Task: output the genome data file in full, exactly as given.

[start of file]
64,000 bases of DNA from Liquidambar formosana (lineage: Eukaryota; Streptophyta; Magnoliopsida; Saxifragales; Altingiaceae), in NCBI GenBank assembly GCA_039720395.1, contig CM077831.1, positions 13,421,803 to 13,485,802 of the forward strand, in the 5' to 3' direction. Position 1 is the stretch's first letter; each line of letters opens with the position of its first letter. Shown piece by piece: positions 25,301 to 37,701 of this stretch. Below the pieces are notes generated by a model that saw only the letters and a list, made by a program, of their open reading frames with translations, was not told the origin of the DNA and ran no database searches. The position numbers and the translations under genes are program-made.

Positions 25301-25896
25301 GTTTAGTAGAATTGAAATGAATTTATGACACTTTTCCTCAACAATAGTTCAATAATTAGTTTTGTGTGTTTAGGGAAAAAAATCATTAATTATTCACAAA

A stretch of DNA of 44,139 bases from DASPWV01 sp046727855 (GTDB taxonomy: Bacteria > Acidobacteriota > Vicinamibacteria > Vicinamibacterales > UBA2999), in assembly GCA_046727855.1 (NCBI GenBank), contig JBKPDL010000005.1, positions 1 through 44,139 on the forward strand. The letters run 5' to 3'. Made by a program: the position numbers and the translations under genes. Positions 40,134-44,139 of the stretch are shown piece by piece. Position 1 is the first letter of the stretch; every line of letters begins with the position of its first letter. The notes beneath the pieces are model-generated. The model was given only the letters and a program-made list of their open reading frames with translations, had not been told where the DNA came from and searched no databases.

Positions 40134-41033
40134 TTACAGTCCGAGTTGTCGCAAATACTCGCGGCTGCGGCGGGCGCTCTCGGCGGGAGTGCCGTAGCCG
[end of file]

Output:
64,000 bases of DNA from Liquidambar formosana (lineage: Eukaryota; Streptophyta; Magnoliopsida; Saxifragales; Altingiaceae), in NCBI GenBank assembly GCA_039720395.1, contig CM077831.1, positions 13,421,803 to 13,485,802 of the forward strand, in the 5' to 3' direction. Position 1 is the stretch's first letter; each line of letters opens with the position of its first letter. Shown piece by piece: positions 25,301 to 37,701 of this stretch. Below the pieces are notes generated by a model that saw only the letters and a list, made by a program, of their open reading frames with translations, was not told the origin of the DNA and ran no database searches. The position numbers and the translations under genes are program-made.

Positions 25301-25896
25301 GTTTAGTAGAATTGAAATGAATTTATGACACTTTTCCTCAACAATAGTTCAATAATTAGTTTTGTGTGTTTAGGGAAAAAAATCATTAATTATTCACAAA

A stretch of DNA of 44,139 bases from DASPWV01 sp046727855 (GTDB taxonomy: Bacteria > Acidobacteriota > Vicinamibacteria > Vicinamibacterales > UBA2999), in assembly GCA_046727855.1 (NCBI GenBank), contig JBKPDL010000005.1, positions 1 through 44,139 on the forward strand. The letters run 5' to 3'. Made by a program: the position numbers and the translations under genes. Positions 40,134-44,139 of the stretch are shown piece by piece. Position 1 is the first letter of the stretch; every line of letters begins with the position of its first letter. The notes beneath the pieces are model-generated. The model was given only the letters and a program-made list of their open reading frames with translations, had not been told where the DNA came from and searched no databases.

Positions 40134-41033
40134 TTACAGTCCGAGTTGTCGCAAATACTCGCGGCTGCGGCGGGCGCTCTCGGCGGGAGTGCCGTAGCCG